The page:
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D-WAGON NHRA PRO MODIFIED SHOOTOUT PROMISES TO BRING PLENTY OF ENTERTAINMENT

There’s going to be a shootout in Brainerd, Minn., and it’s not going to be for the weak of horsepower or the thin-skinned.

The D-Wagon NHRA Pro Mod Shootout kicks off today for those 12 drivers competing in the NHRA Pro Modified division, and the winner can walk away with $10,000 in prize money for taking home the title in the race-within-a-race.

This event marks the first time since the NHRA declared the Pro Modifieds an official series on the tour that the sport's quickest and fastest doorslammer division has had a shootout style event on the big stage of drag racing.

PROBABLY THE ODDEST RACING VEHICLE JERRY HAAS RACE CARS HAS EVER BUILT

 

 

John DeFlorian has built his share of odd vehicles, but of them all, it's the one phone call his boss Jerry Haas handed over to him with a project that went to the top of the list.

On the other end of the phone was a student from Principia College, a private liberal arts college in Elsah, Illinois.

The student wanted an aluminum frame built for a specific car, and his explanation wasn't connecting with Haas, who has built championship race cars for decades.

ENCORE ARTICLE: WHEN GREG ANDERSON WAS THE APPRENTICE

2-25-08andersonhagen.jpgGreg Anderson doesn’t publicize the fact he was out of drag racing in the mid-1980s and didn’t plan on coming back. In fact, his return was brought about by the coaxing of Kurt Johnson. The invitation from Johnson enabled him to close a painful chapter in his life and begin a new story as a crewman turned crew chief turned Pro Stock icon.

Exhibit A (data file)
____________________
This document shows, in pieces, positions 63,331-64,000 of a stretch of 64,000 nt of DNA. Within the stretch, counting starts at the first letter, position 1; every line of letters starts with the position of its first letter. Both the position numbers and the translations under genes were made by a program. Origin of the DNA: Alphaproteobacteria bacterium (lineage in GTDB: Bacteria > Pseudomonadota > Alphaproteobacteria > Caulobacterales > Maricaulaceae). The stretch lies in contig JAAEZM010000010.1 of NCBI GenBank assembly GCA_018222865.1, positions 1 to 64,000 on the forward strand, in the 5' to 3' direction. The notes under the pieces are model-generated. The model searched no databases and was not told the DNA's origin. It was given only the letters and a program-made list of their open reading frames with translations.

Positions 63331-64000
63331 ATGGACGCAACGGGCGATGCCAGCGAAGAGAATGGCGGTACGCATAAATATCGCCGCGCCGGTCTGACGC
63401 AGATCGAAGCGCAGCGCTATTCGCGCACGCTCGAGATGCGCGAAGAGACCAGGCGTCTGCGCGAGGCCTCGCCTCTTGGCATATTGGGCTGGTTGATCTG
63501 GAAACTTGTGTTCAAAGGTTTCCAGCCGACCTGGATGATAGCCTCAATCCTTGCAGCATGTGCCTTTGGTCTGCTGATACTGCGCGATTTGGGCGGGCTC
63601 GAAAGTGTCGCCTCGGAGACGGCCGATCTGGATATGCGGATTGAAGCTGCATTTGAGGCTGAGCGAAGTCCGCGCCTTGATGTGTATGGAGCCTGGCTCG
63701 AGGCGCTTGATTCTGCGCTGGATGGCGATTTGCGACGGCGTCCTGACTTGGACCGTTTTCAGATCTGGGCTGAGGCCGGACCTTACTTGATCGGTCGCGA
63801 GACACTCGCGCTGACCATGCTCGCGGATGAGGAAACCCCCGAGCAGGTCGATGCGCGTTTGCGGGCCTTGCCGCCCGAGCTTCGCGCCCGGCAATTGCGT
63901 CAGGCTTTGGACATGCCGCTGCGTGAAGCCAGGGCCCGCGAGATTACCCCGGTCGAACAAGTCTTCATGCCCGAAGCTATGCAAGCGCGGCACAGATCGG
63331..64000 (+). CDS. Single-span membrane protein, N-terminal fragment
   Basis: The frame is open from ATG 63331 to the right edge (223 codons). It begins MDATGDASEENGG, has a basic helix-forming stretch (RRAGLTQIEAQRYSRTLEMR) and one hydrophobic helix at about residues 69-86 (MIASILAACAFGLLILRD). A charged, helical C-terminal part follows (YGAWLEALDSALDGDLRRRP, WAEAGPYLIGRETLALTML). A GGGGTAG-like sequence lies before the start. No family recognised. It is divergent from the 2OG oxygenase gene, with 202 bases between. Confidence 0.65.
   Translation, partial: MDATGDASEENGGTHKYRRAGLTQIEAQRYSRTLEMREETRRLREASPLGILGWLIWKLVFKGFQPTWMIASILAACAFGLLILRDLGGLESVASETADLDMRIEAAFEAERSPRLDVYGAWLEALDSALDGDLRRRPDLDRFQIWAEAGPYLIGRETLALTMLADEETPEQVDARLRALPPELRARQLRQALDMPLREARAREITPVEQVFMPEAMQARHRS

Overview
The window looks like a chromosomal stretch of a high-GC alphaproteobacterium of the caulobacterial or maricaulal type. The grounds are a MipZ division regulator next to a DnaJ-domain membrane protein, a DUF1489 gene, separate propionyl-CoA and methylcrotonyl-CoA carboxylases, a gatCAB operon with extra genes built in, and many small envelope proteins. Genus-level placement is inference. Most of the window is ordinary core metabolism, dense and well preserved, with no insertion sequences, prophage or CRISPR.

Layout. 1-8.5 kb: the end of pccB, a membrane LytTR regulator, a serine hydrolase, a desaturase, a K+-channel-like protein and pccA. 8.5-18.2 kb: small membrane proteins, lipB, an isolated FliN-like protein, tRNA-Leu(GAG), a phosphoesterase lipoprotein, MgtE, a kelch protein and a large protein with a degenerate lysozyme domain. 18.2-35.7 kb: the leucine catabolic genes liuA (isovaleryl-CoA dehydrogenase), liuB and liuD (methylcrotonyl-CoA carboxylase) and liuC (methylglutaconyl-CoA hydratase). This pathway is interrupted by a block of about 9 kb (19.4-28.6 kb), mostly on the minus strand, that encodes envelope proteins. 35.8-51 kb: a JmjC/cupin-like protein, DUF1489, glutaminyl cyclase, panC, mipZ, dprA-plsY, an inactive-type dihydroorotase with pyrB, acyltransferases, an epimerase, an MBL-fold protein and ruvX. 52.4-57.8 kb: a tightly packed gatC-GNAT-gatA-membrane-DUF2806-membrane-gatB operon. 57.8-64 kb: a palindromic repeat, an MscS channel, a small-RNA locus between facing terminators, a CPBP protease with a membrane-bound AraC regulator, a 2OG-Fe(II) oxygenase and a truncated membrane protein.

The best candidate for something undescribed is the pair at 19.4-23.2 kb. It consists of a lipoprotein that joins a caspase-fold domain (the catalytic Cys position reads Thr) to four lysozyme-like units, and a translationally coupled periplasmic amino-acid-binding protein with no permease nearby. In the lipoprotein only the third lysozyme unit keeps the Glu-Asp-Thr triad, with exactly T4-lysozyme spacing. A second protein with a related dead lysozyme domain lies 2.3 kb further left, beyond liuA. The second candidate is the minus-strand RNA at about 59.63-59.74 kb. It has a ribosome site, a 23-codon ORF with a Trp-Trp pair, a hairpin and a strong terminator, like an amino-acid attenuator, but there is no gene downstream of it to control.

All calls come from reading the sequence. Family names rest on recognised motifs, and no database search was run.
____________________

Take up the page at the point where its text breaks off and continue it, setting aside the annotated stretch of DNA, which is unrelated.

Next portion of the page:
Anderson befriended low budget Pro Stock racer John Hagen in 1979 and raced with him until the influential figure in his career lost his life during an unfortunate accident during the 1983 NHRA Northstar Nationals in Brainerd, Minnesota.

Anderson cherishes those memories and if asked, will tell, but the pain prevents him from offering the subject. Instead, he’ll tell you that he’ll try to remember. The facts are, he remembers them well, unfortunately with the fond memories comes the horrific scene he witnessed that August afternoon in 1983.

KYLE KORETSKY SEES DRAG RACING NOW FROM A DIFFERENT VIEWPOINT

Back in April, Kyle Koretsky had no idea how much his racer mindset would change once his family secured the purchase of Maple Grove Raceway. 

The first lesson he learned was how much more challenging being the one who puts on drag races is than being the one who participates in them. 

"We're getting there, slowly but shortly," Koretsky said. "Working out some of the kinks, trying to get new equipment. Like everything else, you can't buy anything. Trying to buy new tractors, and it's just tough."

JOSH HART: IF YOU WANT ME OUT HERE SO BAD, QUIT TRYING TO POACH MY CREW, SPONSORS

 

Josh Hart is as mild-mannered of a driver as you will find in the NHRA pits. He smiles each time one of the teams expresses to him, “We are so glad you are out here.”

As much as it pains Hart to say it, it doesn’t take long for the smile to turn to a frown. 

He’s got this to say to some of those teams in the pits. 

“Quit trying to poach my crew and sponsors.”

SEASON 2, - WATCH THE LATEST EPISODE OF THE POWER HOUR

S2, E27